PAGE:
Risk factors for children
Factors that can raise the risk of auditory neuropathy for children include the following:
- Preterm or premature birth
- A lack of oxygen during birth or before labor begins
- Liver conditions that lead to jaundice (a yellow look to the skin)
- A low birth weight
- An abundance of bilirubin in the blood (bilirubin is a normal byproduct of red blood cell breakdown)
- Other neurological conditions
Risk factors for adults
Here are some auditory neuropathy risk factors for adults:
- Various types of immune disorders
- Mumps and other specific infectious diseases
- Overuse of medications that cause hearing issues
- Family history of hearing conditions, including auditory neuropathy
Limiting the risks as much as possible is generally a smart plan. If risk factors are there, it may be a good idea to schedule regular screenings with us.
Diagnosing auditory neuropathy
A normal hearing exam involves listening to tones with a pair of headphones and raising a hand depending on which side you hear the tone on. When you’re dealing with auditory neuropathy, that test will be of very limited use.
One of the following two tests will typically be used instead:
- Otoacoustic emissions (OAE) test: The reaction of your inner ear and cochlea to stimuli will be evaluated with this diagnostic. A tiny microphone is put just inside your ear canal. Then, we will play a series of tones and clicks. Then your inner ear will be assessed to see how it reacts. If the inner ear is an issue, this data will reveal it.
- Auditory brainstem response (ABR) test: During the course of this diagnostic test, you’ll have specialized electrodes attached to certain places on your scalp and head. This test isn’t painful or uncomfortable in any way so don’t worry. These electrodes measure your brainwaves, with particular attention to how those brainwaves react to sound. The quality of your brainwave responses will help us identify whether your hearing problems reside in your outer ear (as with sensorineural hearing loss) or further in (as with auditory neuropathy).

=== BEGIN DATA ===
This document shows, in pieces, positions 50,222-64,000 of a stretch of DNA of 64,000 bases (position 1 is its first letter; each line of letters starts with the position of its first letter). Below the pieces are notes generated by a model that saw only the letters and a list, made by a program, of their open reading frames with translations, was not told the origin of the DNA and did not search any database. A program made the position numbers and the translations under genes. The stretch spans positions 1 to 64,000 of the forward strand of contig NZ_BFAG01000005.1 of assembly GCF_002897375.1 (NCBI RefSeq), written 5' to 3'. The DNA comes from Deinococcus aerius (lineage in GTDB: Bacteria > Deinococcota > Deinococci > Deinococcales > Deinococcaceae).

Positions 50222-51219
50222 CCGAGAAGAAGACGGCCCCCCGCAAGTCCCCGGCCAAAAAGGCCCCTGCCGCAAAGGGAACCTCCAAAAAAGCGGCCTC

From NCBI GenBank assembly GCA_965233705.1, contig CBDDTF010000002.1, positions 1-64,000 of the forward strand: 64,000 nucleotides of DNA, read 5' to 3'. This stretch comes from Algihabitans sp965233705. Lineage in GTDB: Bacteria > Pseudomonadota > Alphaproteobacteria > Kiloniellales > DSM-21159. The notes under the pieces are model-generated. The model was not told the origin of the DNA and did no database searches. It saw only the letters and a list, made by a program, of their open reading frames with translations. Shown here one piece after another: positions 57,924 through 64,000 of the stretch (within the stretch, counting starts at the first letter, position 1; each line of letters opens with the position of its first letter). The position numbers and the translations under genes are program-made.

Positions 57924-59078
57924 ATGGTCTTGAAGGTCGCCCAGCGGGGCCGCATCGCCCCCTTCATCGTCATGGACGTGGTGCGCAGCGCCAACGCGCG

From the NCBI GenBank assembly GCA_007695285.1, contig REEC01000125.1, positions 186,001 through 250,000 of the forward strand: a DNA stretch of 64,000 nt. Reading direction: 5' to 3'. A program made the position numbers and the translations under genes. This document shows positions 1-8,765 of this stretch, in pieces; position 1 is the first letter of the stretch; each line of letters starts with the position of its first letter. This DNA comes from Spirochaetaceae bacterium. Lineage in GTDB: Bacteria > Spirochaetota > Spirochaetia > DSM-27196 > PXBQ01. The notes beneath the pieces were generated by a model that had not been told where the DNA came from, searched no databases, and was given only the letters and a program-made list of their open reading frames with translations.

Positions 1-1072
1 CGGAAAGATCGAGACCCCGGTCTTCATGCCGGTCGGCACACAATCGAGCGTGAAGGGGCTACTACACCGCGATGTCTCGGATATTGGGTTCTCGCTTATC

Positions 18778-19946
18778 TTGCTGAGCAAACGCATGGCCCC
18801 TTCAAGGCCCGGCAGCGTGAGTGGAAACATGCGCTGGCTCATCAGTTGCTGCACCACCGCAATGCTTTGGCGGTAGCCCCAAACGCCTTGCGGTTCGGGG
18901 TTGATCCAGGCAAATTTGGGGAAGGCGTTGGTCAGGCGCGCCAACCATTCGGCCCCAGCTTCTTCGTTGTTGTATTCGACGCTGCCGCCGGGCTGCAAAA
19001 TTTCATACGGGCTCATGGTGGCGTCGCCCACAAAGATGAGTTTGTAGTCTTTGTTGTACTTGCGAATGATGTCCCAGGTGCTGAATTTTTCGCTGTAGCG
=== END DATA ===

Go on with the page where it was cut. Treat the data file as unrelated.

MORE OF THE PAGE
Once we run the appropriate tests, we will be able to more successfully diagnose and treat your auditory neuropathy.
Is there treatment for auditory neuropathy?
So, in the same way as you bring your car to the auto technician to have it fixed, you can bring your ears to us for treatment! Auditory neuropathy generally has no cure. But this condition can be treated in a few possible ways.
- Hearing aids: In some moderate cases, hearing aids will be able to provide the necessary sound amplification to help you hear better, even if you have auditory neuropathy. Hearing aids will be a sufficient option for some people. But because volume isn’t usually the issue, this isn’t normally the case. Due to this, hearing aids are often combined with other therapy and treatment solutions.
- Cochlear implant: For some people, hearing aids will not be able to get around the problems. In these situations, a cochlear implant could be required. Signals from your inner ear are sent directly to your brain with this implant. The internet has lots of videos of people having success with these amazing devices!
- Frequency modulation: In some cases, amplification or reduction of specific frequencies can help you hear better. With a technology called frequency modulation, that’s exactly what happens. This strategy frequently utilizes devices that are, basically, highly customized hearing aids.
- Communication skills training: Communication skills training can be put together with any combination of these treatments if necessary. This will help you communicate using the hearing you have and work around your symptoms instead of treating them.
It’s best to get treatment as soon as possible
As with any hearing condition, timely treatment can produce better results.
So it’s essential to get your hearing loss treated as soon as possible whether it’s the ordinary form or auditory neuropathy. The sooner you make an appointment, the more quickly you’ll be able to hear better, and get back to your daily life! This can be especially critical for children, who experience a lot of cognitive development and linguistic growth during their early years.